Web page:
“Understand why you are different and how you help, recognize your target market, and give them something they might not even realize they need.” Steve Jobs
Topics: Testing, Who buy? Over-estimating, Network, searching for Customers, Revenue Model, Competitors, Expanding.
The better you understand your customer, the faster your business will grow. But new ventures often struggle to define their Target Market and set their sights too broadly. We often over-estimate the market size, and in many cases there may not be one at all. Here are 10 questions that can help you determine whether you have a target market and what it is:
1. Test who will “buy” from me? You can gain valuable demographics by releasing the product in a Test phase and letting potential consumers speak with their $$$. This will refine both your Target Market & your Pricing strategy, to know who to go after and why.
2. Who would “pay” for my Product or Service? First, try to understand the “problem” that your product or service can solve. Then, use that information to help determine who would be willing to pay for a “solution”. Not only do your potential customers need to have the problem, but they need to be “aware” they have the problem. (ie, use Google’s keyword tool to see how many people are searching for words related to your business idea).
3. Am I making assumptions about the Target Market based on my personal knowledge & experience or more realistic data? Your own personal experience & knowledge can make you believe that you understand your Target Market – even before you conduct any research. Don’t assume that you can think like your target market. You have to “ask them” and talk to them to really understand them.
4. Am I over-estimating my Market? Or should I narrow my niche? It’s easy to assume that most people will need your service or product. But rather than make assumptions, reach out to groups of potential customers to get a more realistic picture of your audience and narrow your marketing efforts. You can: 1) ask your Network, 2) conduct surveys in your Target Market area, or 3) post an article in the target market Media to determine interest. Don’t get over passionate about your idea until you have defined your Target Market – so you can be realistic.
5. What does my Network think? As you try to understand your target market, it may be challenging — and expensive — to seek feedback from potential consumers through surveys, focus groups and other means. But you can tap into your networks to get “free” feedback. Many people in your extended network will likely be willing to take the time to give you in-depth opinions & advice.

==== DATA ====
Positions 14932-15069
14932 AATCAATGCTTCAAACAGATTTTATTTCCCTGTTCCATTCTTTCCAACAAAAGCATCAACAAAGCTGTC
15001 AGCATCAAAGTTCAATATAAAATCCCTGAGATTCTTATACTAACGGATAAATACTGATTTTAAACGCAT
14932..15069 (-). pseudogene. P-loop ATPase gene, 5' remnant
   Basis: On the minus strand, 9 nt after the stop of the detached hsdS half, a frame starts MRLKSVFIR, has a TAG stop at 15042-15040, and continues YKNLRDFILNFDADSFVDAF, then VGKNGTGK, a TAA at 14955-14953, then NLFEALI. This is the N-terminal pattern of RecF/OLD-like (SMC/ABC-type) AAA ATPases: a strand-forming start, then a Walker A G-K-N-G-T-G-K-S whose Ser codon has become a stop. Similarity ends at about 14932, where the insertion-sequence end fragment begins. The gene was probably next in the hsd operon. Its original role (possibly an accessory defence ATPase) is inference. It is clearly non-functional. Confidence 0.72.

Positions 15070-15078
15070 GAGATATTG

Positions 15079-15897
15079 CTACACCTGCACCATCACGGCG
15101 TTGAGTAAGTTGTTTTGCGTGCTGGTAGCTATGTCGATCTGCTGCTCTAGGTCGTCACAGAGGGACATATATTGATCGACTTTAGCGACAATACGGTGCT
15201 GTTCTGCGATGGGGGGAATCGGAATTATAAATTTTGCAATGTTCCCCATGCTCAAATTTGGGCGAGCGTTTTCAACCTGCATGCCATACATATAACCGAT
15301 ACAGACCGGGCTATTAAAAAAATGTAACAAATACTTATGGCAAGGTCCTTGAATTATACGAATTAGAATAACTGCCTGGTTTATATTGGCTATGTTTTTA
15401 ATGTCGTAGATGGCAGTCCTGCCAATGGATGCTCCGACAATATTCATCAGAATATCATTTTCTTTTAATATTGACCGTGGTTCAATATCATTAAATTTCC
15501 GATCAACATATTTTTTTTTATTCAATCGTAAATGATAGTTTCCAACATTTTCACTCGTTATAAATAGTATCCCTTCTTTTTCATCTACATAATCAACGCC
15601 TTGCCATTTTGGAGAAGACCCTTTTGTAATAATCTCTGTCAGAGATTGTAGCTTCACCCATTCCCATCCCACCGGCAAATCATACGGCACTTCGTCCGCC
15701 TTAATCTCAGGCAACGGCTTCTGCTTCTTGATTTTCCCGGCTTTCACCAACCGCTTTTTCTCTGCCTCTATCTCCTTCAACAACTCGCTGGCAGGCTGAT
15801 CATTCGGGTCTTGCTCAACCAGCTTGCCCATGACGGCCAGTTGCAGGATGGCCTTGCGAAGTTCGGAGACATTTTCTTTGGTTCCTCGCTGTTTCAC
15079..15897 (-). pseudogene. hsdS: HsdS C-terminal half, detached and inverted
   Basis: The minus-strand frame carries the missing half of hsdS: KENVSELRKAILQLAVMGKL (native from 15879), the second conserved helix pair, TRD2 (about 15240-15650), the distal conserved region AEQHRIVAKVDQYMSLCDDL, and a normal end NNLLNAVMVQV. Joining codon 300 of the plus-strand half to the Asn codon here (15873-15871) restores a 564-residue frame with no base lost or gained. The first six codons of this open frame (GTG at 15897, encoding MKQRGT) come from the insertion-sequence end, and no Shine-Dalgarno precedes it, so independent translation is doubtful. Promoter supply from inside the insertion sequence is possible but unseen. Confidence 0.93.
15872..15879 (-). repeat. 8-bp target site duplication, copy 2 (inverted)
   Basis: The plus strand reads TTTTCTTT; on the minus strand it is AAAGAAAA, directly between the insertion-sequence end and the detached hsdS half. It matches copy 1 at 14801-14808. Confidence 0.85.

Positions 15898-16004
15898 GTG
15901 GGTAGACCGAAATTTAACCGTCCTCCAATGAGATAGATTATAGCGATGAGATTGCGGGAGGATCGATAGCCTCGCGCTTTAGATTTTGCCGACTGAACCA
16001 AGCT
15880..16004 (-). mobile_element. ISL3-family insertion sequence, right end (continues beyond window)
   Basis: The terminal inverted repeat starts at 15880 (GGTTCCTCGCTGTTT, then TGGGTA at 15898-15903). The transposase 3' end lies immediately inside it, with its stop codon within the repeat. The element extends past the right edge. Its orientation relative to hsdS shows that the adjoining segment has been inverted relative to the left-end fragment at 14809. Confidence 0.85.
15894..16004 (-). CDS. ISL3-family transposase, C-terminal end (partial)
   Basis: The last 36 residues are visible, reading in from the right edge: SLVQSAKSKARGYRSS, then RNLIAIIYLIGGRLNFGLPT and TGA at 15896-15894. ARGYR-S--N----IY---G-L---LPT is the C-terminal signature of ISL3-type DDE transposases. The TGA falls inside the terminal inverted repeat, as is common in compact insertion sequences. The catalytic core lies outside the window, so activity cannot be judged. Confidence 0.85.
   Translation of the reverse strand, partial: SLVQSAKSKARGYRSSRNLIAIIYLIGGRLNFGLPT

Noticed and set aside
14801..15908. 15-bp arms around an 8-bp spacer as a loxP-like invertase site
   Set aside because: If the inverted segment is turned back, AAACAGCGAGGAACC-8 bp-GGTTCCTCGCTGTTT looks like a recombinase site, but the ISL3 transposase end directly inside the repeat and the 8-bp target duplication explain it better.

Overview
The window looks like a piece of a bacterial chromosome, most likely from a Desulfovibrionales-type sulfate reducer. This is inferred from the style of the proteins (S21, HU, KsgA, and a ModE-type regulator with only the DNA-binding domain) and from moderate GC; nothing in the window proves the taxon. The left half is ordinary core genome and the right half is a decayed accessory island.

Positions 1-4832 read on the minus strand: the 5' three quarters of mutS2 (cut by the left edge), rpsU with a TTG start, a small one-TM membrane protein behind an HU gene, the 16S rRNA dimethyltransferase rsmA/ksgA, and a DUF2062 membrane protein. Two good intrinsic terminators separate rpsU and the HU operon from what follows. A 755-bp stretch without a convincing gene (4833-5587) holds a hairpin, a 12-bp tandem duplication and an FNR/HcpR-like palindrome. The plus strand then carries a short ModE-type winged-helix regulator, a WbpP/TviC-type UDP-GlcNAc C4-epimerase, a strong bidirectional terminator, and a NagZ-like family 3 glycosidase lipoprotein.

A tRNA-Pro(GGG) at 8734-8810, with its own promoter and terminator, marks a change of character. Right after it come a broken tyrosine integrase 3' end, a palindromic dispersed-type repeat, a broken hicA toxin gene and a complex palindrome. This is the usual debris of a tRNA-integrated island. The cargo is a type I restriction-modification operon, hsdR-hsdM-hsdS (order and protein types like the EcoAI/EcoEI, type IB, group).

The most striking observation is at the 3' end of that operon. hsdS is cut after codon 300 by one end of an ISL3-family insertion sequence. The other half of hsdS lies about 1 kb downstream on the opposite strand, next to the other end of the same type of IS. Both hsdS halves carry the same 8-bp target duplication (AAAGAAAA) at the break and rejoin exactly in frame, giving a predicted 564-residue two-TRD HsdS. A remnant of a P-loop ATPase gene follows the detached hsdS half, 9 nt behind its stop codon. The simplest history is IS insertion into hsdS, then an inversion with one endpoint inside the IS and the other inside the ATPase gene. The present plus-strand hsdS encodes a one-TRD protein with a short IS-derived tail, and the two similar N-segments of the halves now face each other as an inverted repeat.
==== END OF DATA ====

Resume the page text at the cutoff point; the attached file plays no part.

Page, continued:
6. How will I find my Customers? As you start defining your target customers, try to determine whether you can efficiently market to them. You’ll need to do some Market Research and study your “target” audience’s demographic, geographic & purchasing patterns. (ie, if you’re selling from a website, you need to learn about your prospective customers’ online behavior) Understanding how to find your customers early on, can help you establish a game plan once you start building a marketing strategy.
7. How will I sell my product or service? Your retailing strategy can help determine your target market. What’s the best channel for your product or service? Will you have a store, a website or both? Will you be marketing only in your local area, home state or country or globally? An online-only business may have a younger customer than one with stores. A brick-and-mortar business may narrow your target market to people in the local area.
8.What’s my Revenue model? Figuring out how you’ll obtain revenue from your product, can help you find your target market. Social ventures can be particularly tricky, because without a specific plan for getting revenue it’s easy to over-estimate the size of the customer base. But if you’re revenue model is simply selling a product online, it can be easier to figure out a “target” customer.
9. How did my Competitors get started? Evaluating the competition’s marketing strategy can help you define your own target customer. Don’t simply copy the marketing approach of your biggest competitors once you define your Target Market. You must have a way of “differentiating” what you are doing, from what your competition offers.
10. Is there room to expand my Target Market? Be prepared to re-define your target market or to expand it over time. For example, figuring out whether you’re targeting a domestic consumer or customers throughout the world can be a good start. As the power of mobile mapping has grown in the last decade, we’ve seen the number of target markets grow.
Target Market Quotes
“Vertical search engines that match your business, service or products with a Target Market offer you a higher conversion rate than traditional search engines. They have already qualified your Customer’s interest – by coming to a search engine with a specific focus. Searchers will be more receptive to targeted advertising.” Author, VC & Entrepreneur: Marc Ostrofsky
“Target Marketing is about connecting with Customers in a very meaning way – meeting their needs” CEO, Sales Force SW
“Find your ideal Target Market and give them exactly what the want. You’ll get fans who share their enthusiasm for a product they really like and your product could go “viral” by word-of-mouth”. Zuck
“Your research on Target Market is amazing if is knowing what’s important to people, and if they’re ready to take a chance on it.” Elon Musk, Tesla
Comments: Do you know any other ways to determine a Target Market?
from Entrepreneur.com 15 Apr 13 enhanced by Peter/CXO Wiz4biz